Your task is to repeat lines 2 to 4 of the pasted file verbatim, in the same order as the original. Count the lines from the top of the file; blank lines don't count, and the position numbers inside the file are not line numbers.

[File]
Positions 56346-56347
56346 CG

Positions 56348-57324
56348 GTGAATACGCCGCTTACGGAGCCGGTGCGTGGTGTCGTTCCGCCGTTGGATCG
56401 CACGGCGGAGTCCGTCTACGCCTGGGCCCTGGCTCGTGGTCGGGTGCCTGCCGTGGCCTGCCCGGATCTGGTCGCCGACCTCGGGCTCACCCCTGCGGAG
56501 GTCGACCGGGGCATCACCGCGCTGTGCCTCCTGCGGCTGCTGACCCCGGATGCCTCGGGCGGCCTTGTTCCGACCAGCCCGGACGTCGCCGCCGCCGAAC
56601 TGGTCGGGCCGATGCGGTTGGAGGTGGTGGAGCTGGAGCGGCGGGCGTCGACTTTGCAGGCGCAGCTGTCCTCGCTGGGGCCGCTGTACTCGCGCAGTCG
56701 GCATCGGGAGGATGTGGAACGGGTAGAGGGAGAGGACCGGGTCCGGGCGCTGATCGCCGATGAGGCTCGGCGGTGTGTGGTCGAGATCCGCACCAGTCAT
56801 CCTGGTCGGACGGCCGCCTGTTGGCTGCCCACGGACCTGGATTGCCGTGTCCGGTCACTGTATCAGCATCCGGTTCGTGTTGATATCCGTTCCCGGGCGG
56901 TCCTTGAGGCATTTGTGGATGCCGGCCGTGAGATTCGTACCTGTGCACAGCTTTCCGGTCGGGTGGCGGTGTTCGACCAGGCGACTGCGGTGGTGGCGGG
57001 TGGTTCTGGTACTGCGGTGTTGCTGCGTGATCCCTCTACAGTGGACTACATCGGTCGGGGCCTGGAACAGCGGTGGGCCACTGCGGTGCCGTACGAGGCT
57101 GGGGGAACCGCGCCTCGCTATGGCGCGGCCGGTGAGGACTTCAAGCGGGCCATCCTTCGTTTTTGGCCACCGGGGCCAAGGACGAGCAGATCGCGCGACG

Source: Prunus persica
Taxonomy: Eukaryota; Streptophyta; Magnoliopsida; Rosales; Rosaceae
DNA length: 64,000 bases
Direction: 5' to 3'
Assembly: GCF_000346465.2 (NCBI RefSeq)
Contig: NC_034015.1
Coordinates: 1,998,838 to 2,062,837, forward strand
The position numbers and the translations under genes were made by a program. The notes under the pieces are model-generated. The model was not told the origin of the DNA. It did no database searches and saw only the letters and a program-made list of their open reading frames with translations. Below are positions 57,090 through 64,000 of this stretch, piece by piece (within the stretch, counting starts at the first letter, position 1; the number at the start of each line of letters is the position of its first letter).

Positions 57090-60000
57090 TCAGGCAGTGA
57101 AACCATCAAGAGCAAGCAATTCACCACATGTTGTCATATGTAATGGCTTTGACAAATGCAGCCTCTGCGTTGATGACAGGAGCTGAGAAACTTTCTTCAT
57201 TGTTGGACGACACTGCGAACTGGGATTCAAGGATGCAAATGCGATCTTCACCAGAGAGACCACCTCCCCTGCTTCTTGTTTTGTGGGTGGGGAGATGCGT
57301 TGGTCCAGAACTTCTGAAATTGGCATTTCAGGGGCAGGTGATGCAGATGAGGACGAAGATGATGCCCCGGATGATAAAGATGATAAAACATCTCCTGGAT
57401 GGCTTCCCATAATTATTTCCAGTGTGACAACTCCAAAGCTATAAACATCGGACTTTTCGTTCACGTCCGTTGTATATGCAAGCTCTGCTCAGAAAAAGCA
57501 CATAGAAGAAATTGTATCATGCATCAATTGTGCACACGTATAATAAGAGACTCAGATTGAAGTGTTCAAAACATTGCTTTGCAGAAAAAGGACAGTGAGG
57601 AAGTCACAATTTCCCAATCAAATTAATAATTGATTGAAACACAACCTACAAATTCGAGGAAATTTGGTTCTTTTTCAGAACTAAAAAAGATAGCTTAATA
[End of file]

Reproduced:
56346 CG

Positions 56348-57324
56348 GTGAATACGCCGCTTACGGAGCCGGTGCGTGGTGTCGTTCCGCCGTTGGATCG